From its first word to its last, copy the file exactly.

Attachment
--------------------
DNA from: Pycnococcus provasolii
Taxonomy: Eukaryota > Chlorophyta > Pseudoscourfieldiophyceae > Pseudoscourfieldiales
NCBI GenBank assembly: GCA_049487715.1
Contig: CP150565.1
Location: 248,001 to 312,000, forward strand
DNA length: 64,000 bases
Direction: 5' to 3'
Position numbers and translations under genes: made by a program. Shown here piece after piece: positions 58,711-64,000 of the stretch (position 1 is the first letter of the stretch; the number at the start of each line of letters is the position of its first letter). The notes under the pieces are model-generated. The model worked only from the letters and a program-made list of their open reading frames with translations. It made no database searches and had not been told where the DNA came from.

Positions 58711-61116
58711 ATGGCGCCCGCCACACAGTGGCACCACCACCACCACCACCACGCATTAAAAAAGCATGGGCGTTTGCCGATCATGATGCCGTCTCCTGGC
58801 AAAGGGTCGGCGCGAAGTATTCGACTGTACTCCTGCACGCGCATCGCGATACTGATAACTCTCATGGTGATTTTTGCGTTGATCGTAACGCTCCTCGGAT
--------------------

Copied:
DNA from: Pycnococcus provasolii
Taxonomy: Eukaryota > Chlorophyta > Pseudoscourfieldiophyceae > Pseudoscourfieldiales
NCBI GenBank assembly: GCA_049487715.1
Contig: CP150565.1
Location: 248,001 to 312,000, forward strand
DNA length: 64,000 bases
Direction: 5' to 3'
Position numbers and translations under genes: made by a program. Shown here piece after piece: positions 58,711-64,000 of the stretch (position 1 is the first letter of the stretch; the number at the start of each line of letters is the position of its first letter). The notes under the pieces are model-generated. The model worked only from the letters and a program-made list of their open reading frames with translations. It made no database searches and had not been told where the DNA came from.

Positions 58711-61116
58711 ATGGCGCCCGCCACACAGTGGCACCACCACCACCACCACCACGCATTAAAAAAGCATGGGCGTTTGCCGATCATGATGCCGTCTCCTGGC
58801 AAAGGGTCGGCGCGAAGTATTCGACTGTACTCCTGCACGCGCATCGCGATACTGATAACTCTCATGGTGATTTTTGCGTTGATCGTAACGCTCCTCGGAT